The Pistes - 4/5
The amount of pistes here means you'll never get bored, and from Morzine you can easily access the slopes in Les Gets and Avoriaz. Beyond that, the options in the full Portes du Soleil are pretty much endless. The runs from the Pleney down into Morzine can be a little icy at times, but on the plus side, there is night-riding available here on Thursdays. Beginners won't find a better slope to learn on than the Super Morzine area, but getting from here to the first lift towards Avoriaz is frustratingly flat unless you're fully waxed up.
Once on the Proclou lift you'll have very few issues, but as with any large linked resort there are inevitably some flat areas; this is more than compensated by what else is on offer. Straight away you'll meet the locals' favourite piste: Prolays. Full of side hits and micro jibs, it leads you down into Lindarets and towards the connections to the Swiss side of the PDS. Advanced riders will like the black pistes off the Grandes Combes and the infamous ungroomed Swiss Wall.
How To Get There
Morzine-Avoriaz is just 1 hour 15 minutes' drive from Geneva Airport.
The Parties - 4/5
Morzine town is lively and has a good selection bars. Coming off the hill, Bar Robinsons, or 'Robbo’s', is a popular hangout for seasonnaires and snowboarders; it’s only open from four ‘til eight, but the only lager they have on tap is double-strength firewater known as Mutzig - four hours is more than enough time to make the walk back to your accommodation interesting.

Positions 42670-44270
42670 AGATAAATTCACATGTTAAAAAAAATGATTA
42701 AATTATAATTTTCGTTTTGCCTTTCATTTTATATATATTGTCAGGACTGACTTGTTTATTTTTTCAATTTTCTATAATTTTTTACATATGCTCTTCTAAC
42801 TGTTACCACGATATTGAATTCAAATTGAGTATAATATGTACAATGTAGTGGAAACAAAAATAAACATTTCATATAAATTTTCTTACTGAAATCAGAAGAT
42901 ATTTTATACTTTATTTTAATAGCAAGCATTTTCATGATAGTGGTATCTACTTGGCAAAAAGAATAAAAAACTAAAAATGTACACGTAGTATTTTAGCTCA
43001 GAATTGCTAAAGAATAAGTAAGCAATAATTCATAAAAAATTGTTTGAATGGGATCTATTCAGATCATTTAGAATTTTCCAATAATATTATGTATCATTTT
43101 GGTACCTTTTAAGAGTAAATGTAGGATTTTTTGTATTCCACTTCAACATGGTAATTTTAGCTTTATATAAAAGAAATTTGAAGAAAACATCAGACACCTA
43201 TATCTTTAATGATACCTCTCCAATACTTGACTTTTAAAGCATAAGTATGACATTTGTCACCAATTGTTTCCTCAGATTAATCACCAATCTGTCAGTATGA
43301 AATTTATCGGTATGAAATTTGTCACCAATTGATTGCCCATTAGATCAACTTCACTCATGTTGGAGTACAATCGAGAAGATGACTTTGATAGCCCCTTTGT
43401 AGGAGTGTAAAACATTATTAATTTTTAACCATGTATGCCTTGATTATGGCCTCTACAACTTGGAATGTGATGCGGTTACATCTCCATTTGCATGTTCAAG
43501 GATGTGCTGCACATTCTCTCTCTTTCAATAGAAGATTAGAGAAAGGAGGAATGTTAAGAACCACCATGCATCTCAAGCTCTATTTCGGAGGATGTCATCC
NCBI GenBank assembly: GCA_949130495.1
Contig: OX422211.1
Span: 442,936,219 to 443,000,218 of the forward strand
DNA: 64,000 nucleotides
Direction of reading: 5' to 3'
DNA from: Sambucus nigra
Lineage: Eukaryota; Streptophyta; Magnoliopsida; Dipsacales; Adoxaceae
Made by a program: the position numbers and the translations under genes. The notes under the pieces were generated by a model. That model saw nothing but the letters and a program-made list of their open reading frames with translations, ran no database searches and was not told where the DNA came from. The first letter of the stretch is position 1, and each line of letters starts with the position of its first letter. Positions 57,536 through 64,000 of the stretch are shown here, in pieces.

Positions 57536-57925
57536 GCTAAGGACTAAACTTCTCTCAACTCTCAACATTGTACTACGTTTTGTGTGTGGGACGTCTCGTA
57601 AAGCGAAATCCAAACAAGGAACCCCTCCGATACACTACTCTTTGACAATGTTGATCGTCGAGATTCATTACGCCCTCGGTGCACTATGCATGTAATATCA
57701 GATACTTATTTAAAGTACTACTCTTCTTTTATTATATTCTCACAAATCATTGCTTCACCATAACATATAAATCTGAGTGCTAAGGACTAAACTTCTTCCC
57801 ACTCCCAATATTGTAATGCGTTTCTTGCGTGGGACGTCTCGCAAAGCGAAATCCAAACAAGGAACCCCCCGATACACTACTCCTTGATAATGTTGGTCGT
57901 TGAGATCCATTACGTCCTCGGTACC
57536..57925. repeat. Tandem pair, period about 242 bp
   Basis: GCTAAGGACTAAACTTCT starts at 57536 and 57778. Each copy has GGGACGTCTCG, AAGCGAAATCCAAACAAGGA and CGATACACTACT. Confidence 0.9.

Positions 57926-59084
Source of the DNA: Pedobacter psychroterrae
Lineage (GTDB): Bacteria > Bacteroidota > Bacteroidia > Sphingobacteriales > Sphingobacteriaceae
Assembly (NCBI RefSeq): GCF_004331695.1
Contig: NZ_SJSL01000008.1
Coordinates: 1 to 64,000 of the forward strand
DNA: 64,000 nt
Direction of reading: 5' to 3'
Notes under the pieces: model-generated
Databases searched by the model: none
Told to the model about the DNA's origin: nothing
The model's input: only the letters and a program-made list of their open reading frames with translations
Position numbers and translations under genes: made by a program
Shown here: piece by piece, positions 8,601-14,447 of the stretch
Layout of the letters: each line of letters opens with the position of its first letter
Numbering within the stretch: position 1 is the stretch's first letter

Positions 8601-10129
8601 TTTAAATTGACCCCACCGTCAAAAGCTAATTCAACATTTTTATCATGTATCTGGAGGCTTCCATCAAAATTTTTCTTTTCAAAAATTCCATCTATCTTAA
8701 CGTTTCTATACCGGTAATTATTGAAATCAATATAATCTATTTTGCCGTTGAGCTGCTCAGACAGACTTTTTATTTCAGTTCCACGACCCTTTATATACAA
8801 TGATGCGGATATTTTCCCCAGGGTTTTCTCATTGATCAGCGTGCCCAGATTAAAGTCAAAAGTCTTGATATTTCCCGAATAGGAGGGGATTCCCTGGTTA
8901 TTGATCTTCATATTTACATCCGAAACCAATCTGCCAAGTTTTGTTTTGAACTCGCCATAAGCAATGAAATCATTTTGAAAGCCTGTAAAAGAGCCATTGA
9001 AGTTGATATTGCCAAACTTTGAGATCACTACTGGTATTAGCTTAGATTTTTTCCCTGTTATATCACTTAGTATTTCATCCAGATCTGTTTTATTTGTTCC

"Find the lively, seasonairre-run Cafe Chaud, then on to the legendary Paradis nightclub"
Le Bec Jaune is a popular micro-brewery that serves a veritable feast of world cuisines that rotate out each season, though their fabled scotch eggs never quite fall off the menu. Satellite is a coffee shop in the day, but often converts into a pop-up restaurant/bar in the evening and hosts exhibitions from local artists. A bit out of the main town, but well worth the stretch, is La Marmotte d'Or, a friendly Irish-run bar that's as good for a quiet pint as it is in full swing on their weekly live music night, every Thursday. There are plenty of amazing boutique chalets - like Northstar Chalets - that will show you a great time in your own holiday home or point you in the direction of the night's best parties.
For bigger nights out head for a mojito at Crepu, a wood-clad French bar with a great range of rum. The Cavern Bar is next door, with a mainly English clientele, and opposite lies Coyote for pool and cheap shots, followed by the Opera which only closes at 5am. Alternatively, you can head over the other side of town to find the livel, seasonairre-run Cafe Chaud, recently taken over and refitted, then on to the legendary Paradis nightclub underneath the Rude Lodge for what are arguably the biggest parties going in town.
Being way up in the mountains Avoriaz’s nightlife is self-contained. The cable-car that snakes up the cliff from Morzine stays open late enough that you can sink a few après beers in the valley and still make it back to your bed. Just make sure you don’t miss the last one, as it’s a long old walk. Up in ‘Avo’ itself, there are several bars with good tunes and plenty of beer flowing throughout the night. It's best to ask a local if there's anything going on, as there are quite often guest DJ's in town.